[2] Khan, Z., Keet, C.M. Toward semantic interoperability with aligned foundational ontologies in ROMULUS. Seventh International Conference on Knowledge Capture (K-CAP’13), ACM proceedings. 23-26 June 2013, Banff, Canada. (accepted as poster &demo with short paper)

More results on a CNL for isiZulu

Although it has been a bit quiet here on the controlled natural languages for isiZulu front, lots of new stuff is in the pipeline, and the substantially extended version of our CNL14 and RuleML14 papers [1,2] is in print for publication in the Language Resources and Evaluation journal: Toward a knowledge-to-text controlled natural language of isiZulu [1] (online at LRE as well).

For those who haven’t read the other blog post or the papers on the topic, a brief introduction: for a plethora of reasons, one would want to generate natural language sentences based on some data, information, or knowledge stored on the computer. For instance, to generate automatically weather reports in isiZulu or to browse or query ‘intelligently’ online annotated newspaper text that is guided by an ontology behind-the-scenes in the inner workings of the interface. This means ‘converting’ structured input into structured natural language sentences, which amounts to a Controlled Natural Language (CNL) that is a fragment of the full natural language. For instance, class subsumption in DL (“$\sqsubseteq$“) is verbalised in English as ‘is a/an’. In isiZulu, it is y- or ng- depending on the first character of the name of the superclass. So, in its simplest form, $indlovu \sqsubseteq isilwane$ (that is, $elephant \sqsubseteq animal$ in an ‘English ontology’) would, with the appropriate algorithm, generate the sentence (be verbalized as) indlovu yisilwane (‘elephant is an animal’).

In the CNL14 and RuleML14 papers, we looked into what could be the verbalisation patterns for subsumption, disjointness, conjunction, and simple existential quantification, we evaluated which ones were preferred, and we designed algorithms for them, as none of them could be done with a template. The paper in the LRE journal extends those works with, mainly: a treatment of verbs (OWL object properties) and their conjugation, updated/extended algorithms to deal with that, design considerations for those algorithms, walk-throughs of the algorithms, and an exploratory evaluation to assess the correctness of the algorithm (is the sentence generated [un]grammatical and [un]ambiguous?). There’s also a longer discussion section and more related works.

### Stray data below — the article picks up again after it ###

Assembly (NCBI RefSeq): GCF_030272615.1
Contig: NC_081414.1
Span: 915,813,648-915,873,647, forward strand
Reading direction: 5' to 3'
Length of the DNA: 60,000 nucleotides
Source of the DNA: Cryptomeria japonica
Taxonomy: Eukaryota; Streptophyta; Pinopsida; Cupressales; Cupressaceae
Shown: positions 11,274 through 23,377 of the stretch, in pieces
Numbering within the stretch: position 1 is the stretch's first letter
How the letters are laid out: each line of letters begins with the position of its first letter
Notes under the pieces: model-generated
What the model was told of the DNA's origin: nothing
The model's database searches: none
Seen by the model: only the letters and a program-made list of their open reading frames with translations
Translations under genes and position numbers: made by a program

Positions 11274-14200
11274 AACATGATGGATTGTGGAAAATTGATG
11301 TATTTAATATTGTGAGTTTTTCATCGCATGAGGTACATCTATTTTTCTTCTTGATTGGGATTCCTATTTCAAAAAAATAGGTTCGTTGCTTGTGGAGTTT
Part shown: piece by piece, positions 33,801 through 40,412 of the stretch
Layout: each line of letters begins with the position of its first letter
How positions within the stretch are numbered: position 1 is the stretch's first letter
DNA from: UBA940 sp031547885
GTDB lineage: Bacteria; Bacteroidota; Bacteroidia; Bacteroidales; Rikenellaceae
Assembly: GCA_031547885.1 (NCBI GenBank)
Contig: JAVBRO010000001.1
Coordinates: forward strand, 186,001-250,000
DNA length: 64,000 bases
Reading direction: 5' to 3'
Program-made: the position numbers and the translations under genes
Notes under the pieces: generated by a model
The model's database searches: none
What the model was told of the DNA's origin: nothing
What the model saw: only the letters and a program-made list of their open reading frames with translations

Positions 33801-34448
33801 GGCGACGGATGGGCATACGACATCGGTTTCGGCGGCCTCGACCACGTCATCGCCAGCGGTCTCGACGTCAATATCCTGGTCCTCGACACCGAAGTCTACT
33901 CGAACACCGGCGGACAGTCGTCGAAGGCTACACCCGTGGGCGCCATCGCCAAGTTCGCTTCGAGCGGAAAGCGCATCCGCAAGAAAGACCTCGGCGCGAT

Conjugation of the verb in isiZulu is not as trivial as in English, where, for verbalizing knowledge represented in ontologies, one simply uses the 3rd person singular (e.g., ‘eats’) or plural (‘eat’) anywhere it appears in an axiom. In isiZulu, it is conjugated based on the noun class of the noun to which it applies. There are 17 noun classes. For instance, umuntu ‘human’ is in noun class 1, and indlovu in noun class 9. Then, when a human eats something, it is umuntu udla whereas with the elephant, it is indlovu idla. Negating it is not simply putting a ‘not’ or ‘does not’ in front of it, as is the case in English (‘does not eat’), but it has its own conjugation (called negative subject concord) again for each noun class, and modifying the final vowel; the human not eating something then becomes umuntu akadli and for the elephant indovu ayidli. This is now precisely captured in the verbalization patterns and algorithms.

Though a bit tedious and not an easy ride compared to a template-based approach, but surely doable to put in an algorithm. Meanwhile, I did implement the algorithms. I’ll readily admit it’s a scruffy Python file and you’ll have to type the function in the interpreter rather than having it already linked to an ontology, but it works, and that’s what counts. (see that flag put in the sand? 😉 ) Here’s a screenshot with a few examples, just to show that it does what it should do.

Screenshot showing the working functions for verbalising subsumption, disjointness, universal quantificaiton, existential quantification and its negation, and conjunction.

The code and other files are available from the GeNi project page. The description of the implementation, and the refinements we made along the way in doing so (e.g., filling in that ‘pluralise it’ of the algorithm), is not part of the LRE article, for we were already pushing it beyond the page limit, so I’ll describe that in a later post.

References

[1] Keet, C.M., Khumalo, L. Toward verbalizing logical theories in isiZulu. 4th Workshop on Controlled Natural Language (CNL’14), Davis, B, Kuhn, T, Kaljurand, K. (Eds.). Springer LNAI vol. 8625, 78-89. 20-22 August 2014, Galway, Ireland.

[2] Keet, C.M., Khumalo, L. Basics for a grammar engine to verbalize logical theories in isiZulu. 8th International Web Rule Symposium (RuleML’14), A. Bikakis et al. (Eds.). Springer LNCS vol. 8620, 216-225. August 18-20, 2014, Prague, Czech Republic.

[3] Keet, C.M., Khumalo, L. Toward a knowledge-to-text controlled natural language of isiZulu. Language Resources and Evaluation, 2016: in print. DOI: 10.1007/s10579-016-9340-0